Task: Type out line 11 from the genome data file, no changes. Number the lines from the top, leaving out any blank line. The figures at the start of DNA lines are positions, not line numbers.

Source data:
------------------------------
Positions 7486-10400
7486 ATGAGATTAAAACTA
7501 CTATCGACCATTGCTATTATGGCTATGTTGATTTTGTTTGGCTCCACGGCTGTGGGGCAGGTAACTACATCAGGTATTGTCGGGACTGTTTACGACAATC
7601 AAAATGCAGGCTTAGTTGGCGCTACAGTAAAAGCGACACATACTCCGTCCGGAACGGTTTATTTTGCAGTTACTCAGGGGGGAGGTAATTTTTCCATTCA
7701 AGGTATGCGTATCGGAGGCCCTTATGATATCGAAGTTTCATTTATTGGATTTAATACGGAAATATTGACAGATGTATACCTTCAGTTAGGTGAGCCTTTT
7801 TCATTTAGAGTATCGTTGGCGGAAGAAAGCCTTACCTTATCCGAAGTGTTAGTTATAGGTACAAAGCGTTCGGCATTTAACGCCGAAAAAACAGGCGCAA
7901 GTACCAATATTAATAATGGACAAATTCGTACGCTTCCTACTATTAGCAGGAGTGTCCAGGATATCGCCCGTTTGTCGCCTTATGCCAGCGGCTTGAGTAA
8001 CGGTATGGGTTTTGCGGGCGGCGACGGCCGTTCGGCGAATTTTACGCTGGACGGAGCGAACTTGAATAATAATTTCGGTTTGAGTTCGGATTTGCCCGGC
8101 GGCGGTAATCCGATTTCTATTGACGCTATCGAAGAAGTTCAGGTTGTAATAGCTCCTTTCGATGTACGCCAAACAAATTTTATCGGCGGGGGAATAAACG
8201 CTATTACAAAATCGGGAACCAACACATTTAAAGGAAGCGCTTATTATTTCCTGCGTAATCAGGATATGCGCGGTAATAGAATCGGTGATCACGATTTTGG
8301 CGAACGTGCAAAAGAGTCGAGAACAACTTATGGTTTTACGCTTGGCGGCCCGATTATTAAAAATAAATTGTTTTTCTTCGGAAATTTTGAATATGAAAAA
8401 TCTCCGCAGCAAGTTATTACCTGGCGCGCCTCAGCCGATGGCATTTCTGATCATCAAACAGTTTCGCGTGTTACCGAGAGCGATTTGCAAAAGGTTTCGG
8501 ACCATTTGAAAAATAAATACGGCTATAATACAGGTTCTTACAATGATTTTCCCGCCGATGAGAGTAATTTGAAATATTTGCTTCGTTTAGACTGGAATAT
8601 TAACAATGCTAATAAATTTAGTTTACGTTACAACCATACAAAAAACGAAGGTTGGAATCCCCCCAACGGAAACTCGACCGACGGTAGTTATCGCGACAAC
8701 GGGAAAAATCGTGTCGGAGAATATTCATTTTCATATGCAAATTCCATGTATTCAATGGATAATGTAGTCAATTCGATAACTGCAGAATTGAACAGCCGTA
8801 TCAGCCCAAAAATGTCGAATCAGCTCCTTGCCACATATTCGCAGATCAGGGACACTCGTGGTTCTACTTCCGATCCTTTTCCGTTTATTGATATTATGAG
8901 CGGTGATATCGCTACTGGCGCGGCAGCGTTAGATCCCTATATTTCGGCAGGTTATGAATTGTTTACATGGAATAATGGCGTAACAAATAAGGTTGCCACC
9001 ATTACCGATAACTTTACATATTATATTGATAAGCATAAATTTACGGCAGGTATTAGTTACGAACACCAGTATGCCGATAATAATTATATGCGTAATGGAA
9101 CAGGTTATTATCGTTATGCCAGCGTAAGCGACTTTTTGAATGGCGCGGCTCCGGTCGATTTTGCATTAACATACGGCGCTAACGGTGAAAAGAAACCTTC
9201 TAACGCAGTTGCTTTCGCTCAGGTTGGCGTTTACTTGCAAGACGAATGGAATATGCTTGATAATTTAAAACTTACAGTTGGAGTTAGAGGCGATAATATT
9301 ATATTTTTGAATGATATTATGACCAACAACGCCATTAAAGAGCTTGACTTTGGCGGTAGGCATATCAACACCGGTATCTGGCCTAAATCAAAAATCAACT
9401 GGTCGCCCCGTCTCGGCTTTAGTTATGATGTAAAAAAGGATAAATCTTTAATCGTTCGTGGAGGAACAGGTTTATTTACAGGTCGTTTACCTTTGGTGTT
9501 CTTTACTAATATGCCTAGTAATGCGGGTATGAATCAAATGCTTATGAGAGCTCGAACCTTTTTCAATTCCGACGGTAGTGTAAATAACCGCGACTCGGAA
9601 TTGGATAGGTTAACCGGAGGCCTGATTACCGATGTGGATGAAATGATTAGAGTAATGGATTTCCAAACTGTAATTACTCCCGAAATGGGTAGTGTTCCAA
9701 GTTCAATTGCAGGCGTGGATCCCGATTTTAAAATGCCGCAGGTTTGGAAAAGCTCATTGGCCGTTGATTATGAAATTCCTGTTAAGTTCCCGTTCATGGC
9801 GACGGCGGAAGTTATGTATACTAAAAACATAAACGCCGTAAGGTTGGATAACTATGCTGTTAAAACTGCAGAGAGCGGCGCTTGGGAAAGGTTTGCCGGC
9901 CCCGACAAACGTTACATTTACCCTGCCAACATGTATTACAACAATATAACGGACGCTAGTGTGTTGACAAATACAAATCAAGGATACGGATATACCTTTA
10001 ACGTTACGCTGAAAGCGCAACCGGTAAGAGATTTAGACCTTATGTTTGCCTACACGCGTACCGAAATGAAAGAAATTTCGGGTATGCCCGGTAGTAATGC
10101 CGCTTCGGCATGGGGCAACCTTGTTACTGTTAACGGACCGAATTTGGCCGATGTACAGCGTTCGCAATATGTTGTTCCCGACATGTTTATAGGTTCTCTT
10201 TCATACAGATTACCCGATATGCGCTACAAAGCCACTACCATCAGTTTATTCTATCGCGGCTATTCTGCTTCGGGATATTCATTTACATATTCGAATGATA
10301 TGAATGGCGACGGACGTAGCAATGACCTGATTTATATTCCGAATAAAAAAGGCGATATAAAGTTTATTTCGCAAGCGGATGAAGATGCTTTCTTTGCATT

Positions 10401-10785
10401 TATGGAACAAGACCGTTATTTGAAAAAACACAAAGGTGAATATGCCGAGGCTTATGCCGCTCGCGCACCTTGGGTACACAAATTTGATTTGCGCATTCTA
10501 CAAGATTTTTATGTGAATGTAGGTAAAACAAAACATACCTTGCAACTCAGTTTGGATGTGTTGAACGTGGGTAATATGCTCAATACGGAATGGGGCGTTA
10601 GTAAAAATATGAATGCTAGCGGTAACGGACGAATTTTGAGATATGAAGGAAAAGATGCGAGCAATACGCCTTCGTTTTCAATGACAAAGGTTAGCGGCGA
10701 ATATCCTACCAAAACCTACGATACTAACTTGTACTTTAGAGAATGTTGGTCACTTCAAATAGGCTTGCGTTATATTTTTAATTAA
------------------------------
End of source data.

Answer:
8301 CGAACGTGCAAAAGAGTCGAGAACAACTTATGGTTTTACGCTTGGCGGCCCGATTATTAAAAATAAATTGTTTTTCTTCGGAAATTTTGAATATGAAAAA